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The 1955 North American Figure Skating Championships

Tenley Albright

When the 1955 North American Championships were awarded to the Wascana Skating Club at the Canadian Figure Skating Association's annual meeting in late October 1953, I don't think anyone any of the men (and they were all men) on that year's executive had taken into account Mother Nature's wrath.

Skaters travelling by air from the United States and other regions of Canada were grounded by an unforgiving March blizzard in the Prairies that left them forced to continue their trip to Regina, Saskatchewan by train. After the blizzard ended, the temperature plummeted outside to almost minus twenty nine degrees Celsius. That's minus twenty Fahrenheit to those of you who aren't hip with the metric system and whatever way you spin it, absolutely freezing. Although the weather outside was frightful, luckily the rink the event was held in was heated and the competition was able to continue without a hitch once everyone arrived.


The pairs competition was won by twenty five year old Frances Dafoe and twenty eight year old Norris Bowden, with unanimous first place marks from all six judges. The marking for pairs at that time was out of 10.0 and not 6.0 and their lowest mark for content was a 9.4. For manner of performance, their marks ranged from 8.6 to 9.5. Second place finishers were Americans Carole Ann Ormaca and Robin Greiner, while Barbara Wagner and Bob Paul claimed the bronze. The March 16, 1955 issue of the "Ottawa Citizen" noted, "Dafoe and Bowden, both of Toronto, put on a dazzling display of split jumps, stag lifts, spread eagles and [Axel] jumps, adding the variations which earned them their second world title at Vienna last month." Americans Lucille Ash and Sully Kothman and Canadians Audrey Downie and Brian Power rounded out the five team field.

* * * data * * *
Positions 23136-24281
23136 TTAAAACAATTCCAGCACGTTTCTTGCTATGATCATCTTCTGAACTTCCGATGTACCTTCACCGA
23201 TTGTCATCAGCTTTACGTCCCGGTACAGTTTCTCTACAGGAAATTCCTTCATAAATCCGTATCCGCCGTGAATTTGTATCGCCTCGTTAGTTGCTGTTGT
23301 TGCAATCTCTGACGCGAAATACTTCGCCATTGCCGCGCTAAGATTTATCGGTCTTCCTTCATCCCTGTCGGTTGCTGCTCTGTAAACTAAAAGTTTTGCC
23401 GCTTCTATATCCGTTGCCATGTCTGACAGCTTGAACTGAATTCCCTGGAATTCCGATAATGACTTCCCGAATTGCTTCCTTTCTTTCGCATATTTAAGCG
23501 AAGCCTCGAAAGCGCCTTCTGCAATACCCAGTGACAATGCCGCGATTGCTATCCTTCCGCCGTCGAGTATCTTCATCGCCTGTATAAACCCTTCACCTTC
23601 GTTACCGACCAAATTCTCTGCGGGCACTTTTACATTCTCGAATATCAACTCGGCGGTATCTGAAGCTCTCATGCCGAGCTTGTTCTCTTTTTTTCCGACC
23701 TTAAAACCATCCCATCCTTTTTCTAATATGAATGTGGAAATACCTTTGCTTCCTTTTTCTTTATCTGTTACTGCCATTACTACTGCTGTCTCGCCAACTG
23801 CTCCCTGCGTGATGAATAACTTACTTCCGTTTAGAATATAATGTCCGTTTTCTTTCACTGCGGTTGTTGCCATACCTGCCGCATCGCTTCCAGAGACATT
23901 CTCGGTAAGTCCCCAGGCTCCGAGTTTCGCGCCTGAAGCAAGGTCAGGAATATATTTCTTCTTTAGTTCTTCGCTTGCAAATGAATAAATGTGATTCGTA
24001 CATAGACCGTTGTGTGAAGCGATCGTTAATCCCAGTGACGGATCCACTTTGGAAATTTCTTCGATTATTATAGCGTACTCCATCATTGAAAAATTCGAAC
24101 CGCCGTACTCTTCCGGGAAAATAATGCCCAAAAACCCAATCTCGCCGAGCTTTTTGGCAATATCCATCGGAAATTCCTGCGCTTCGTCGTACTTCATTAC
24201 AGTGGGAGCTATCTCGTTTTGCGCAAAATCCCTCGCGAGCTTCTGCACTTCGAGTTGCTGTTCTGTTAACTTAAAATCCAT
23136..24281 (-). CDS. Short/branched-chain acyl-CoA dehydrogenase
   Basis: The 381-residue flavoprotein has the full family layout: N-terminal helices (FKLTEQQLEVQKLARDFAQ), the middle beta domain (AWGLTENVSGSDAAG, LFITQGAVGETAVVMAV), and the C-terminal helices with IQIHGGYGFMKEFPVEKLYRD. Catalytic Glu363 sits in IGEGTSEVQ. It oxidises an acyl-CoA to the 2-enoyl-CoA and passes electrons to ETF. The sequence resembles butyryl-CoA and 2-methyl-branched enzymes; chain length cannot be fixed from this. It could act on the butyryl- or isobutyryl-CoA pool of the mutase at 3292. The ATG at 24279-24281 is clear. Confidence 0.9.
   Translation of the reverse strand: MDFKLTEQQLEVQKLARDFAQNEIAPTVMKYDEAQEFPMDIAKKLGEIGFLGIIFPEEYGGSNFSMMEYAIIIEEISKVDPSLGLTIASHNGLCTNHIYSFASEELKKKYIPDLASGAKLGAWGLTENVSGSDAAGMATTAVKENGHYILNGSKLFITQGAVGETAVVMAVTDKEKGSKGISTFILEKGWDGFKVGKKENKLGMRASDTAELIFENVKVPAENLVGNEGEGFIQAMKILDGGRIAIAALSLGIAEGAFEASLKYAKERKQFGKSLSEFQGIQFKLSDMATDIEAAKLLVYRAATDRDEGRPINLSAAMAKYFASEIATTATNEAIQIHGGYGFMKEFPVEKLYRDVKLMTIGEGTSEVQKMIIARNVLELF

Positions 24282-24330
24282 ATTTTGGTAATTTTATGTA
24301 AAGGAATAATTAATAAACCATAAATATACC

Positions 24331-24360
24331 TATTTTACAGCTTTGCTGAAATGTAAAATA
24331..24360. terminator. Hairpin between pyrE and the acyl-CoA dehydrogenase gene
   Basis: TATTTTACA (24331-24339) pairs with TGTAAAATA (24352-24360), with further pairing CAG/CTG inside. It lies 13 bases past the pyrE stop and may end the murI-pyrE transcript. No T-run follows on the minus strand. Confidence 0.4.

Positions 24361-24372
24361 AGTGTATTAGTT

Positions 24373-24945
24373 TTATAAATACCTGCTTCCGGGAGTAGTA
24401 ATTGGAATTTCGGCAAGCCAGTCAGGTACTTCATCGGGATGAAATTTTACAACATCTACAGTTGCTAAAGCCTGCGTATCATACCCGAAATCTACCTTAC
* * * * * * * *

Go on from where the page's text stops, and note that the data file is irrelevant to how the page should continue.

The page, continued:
Capitalizing on a strong lead in the school figures, nineteen year old Tenley Albright, representing the Skating Club Of Boston, fended off a formidable challenge in the free skate from her younger American teammate Carol Heiss to take the title. Albright's win in Regina wasn't without controversy either; she fell twice and still received first place marks in free skating from all six judges. A disappointing last place finish in the school figures (which counted for sixty percent of the total score) left seventeen year old Carole Jane Pachl too far behind to be able to make up ground in the free skate and a third American, Patricia Firth, claimed the bronze in the first U.S. sweep of the women's event in the history of the North American Championships.


In the men's event, twenty one year old Hayes Alan Jenkins (who like Albright was skating to defend his North American crown from two years earlier) took a formidable lead in the school figures and coasted to a unanimous victory ahead of his younger brother David and eighteen year old Canadian Champion Charles Snelling of Toronto with near perfect marks from all six judges in the free skate. Hugh Graham of Boston finished fourth. Graham was a substitute for an ill Ronnie Robertson.